The healthcare landscape has changed dramatically in recent years as a result of decreased profit margins, growing scrutiny from the public, increased pressure from regulatory agencies and the shifting political landscape. There is little doubt many more changes are yet to come. Pharma companies are increasingly turning to mergers and acquisitions, partnerships and outsourcing to consolidate their efforts and refocus on their core business.
Why the Change Now?
With the recent implementation of the Affordable Care Act (ACA), more pharma companies are adopting an outsourcing business model in their efforts to increase efficiency and concentrate on those services at the heart of their business, thereby managing costs for the patient and the company as a whole. A recent survey by Contract Pharma on outsourcing trends found that an increase in outsourcing spending was expected in the next year. Additionally, as the industry works to implement further changes related to the ACA, the reliance upon outsourcing expertise and partnership will be even more important for companies to remain profitable.
As if the ACA was not a large enough catalyst for change, the healthcare industry is also experiencing a shift from volume of care to quality of care. In this new approach, treating with a more personal connection to the patient becomes paramount. Patient-centered services are turning out to be equally as important as the next blockbuster drug. To adapt to this “new healthcare world,” companies large and small are left with one option — to outsource certain operations to third-party partners that offer more
Key Outsourcing Trends
Pharma companies typically turn to outsourcing partners to assist with processes such as corporate, regulatory and operational services. According to outsourcing experts, these are a few of the biggest current outsourcing trends in the pharma and healthcare industries:
Although some companies are hesitant to outsource because of data security, perceived performance and internal change management concerns, most have realized the return on investment has been worthwhile and that with the right partner, the advantages outweigh the potential risks. Through outsourcing, companies benefit from a wide range of specialized services, have access to additional staff members, including highly-specialized experts, allowing for optimum flexibility when it comes to the number, skills and duration of employment of additional staff. In addition, outsourcing allows companies to “borrow” call center infrastructure during times of need, without having to make long-term investments internally. Last but not least, by consolidating services and outsourcing non-core business practices to a valued partner, companies can gain quality, expertise and compliance and inherit best practices. Above all, outsourcing allows a company to decrease overhead costs over time.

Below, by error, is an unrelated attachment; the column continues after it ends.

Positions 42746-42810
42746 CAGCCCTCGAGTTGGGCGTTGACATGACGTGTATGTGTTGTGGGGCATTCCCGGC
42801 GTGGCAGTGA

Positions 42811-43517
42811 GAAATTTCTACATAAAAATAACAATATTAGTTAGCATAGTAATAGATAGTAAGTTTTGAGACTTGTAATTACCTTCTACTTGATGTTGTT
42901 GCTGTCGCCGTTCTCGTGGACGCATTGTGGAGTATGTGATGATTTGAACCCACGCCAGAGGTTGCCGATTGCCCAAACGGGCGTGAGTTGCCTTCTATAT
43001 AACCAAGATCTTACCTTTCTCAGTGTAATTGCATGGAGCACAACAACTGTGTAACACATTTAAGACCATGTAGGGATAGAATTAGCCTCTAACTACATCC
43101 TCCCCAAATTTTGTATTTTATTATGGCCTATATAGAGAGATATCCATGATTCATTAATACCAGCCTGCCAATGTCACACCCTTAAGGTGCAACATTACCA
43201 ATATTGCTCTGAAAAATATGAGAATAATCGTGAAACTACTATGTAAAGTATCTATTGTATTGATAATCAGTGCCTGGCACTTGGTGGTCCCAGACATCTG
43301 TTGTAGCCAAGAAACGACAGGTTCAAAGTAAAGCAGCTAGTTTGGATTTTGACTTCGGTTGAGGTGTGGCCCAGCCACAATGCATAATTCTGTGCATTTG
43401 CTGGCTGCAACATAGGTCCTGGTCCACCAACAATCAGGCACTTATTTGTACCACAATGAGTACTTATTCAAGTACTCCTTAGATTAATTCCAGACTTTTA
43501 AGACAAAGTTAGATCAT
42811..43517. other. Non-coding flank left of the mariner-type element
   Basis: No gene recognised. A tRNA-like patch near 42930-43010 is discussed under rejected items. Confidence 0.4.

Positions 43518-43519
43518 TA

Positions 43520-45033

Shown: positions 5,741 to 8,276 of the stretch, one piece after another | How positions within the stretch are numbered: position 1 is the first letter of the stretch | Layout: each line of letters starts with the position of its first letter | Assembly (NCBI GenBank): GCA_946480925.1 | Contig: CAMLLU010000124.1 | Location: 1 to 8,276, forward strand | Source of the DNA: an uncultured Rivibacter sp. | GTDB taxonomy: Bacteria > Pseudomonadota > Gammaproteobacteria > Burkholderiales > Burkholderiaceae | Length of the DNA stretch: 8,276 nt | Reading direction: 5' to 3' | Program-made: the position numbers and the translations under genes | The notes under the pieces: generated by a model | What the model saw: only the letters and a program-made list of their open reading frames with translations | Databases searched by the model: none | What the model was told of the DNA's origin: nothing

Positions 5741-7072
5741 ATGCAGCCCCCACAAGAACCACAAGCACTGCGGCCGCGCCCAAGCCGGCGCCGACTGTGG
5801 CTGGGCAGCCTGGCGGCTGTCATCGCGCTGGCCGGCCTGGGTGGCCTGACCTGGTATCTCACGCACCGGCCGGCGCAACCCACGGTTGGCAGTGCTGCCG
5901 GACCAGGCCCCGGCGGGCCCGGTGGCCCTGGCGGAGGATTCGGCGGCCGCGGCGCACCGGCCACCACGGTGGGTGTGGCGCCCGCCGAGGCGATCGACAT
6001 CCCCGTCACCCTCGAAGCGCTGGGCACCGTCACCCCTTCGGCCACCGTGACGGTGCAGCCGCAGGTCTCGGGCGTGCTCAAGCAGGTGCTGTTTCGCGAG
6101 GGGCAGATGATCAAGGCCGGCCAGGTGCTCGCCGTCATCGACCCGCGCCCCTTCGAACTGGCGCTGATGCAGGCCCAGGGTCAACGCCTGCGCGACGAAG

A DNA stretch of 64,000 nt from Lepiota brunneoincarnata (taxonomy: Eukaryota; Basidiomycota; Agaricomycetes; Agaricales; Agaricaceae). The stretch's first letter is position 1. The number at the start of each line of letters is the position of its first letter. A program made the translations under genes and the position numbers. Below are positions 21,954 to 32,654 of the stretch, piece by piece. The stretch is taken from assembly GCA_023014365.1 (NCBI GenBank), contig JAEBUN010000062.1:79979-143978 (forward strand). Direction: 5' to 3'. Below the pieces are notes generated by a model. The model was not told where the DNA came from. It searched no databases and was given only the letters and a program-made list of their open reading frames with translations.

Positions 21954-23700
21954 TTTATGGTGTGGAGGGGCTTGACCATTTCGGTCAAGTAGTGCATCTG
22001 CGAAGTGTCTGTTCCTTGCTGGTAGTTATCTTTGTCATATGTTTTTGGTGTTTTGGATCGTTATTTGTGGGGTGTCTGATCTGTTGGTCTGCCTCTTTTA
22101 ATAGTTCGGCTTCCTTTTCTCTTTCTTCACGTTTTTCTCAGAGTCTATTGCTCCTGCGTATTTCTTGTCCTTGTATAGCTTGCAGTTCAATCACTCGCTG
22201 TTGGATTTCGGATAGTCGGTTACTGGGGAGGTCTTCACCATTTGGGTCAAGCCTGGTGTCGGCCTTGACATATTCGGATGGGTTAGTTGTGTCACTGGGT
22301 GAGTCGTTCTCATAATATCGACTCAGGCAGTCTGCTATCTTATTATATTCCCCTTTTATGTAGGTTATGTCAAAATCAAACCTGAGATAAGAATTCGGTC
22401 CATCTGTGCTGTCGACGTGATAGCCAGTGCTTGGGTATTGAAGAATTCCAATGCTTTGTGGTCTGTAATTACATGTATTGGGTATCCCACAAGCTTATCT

The Future of Outsourcing
With adverse event reporting expected to reach $1 billion by 2016 in the U.S., the need for qualified outsourcing partners will grow as well. Two additional services that are also expected to experience growth in the pharmaceutical and healthcare outsourcing industries are telemedicine and comprehensive data collection.
Although futuristic sounding, telemedicine has been around for years, though typically used in pilot programs to treat Americans offshore or in remote locations. Now, as the healthcare industry undergoes a huge transformation, telemedicine is expected to become a routine part of the process, and one that is often outsourced as the need for professionals with in-depth medical knowledge and expertise is critical.
Similarly, use of data to determine course of action is not a new phenomenon, but soon data collection will go well-beyond patient history and will be used in everything from finance to marketing, and R&D to strategic planning. The practice of comprehensive data collection will be outsourced to third-party partners, instead of remaining in-house, where it has traditionally resided.
While outsourcing is not a new concept within the healthcare and pharmaceutical industries, the role it plays is becoming larger and more critical than ever before. Now, instead of a subsidiary role in a company, the third-party partner is playing a more integrated role, contributing services that offer insight, expertise and knowledge. As these new service offerings and associated cost savings are realized, the outsourcing industry will grow, slow and steady into the future.
Linda Comp is senior vice president and general manager, Virtual Healthcare Solutions (VHS) at Telerx. She can be reached at firstname.lastname@example.org.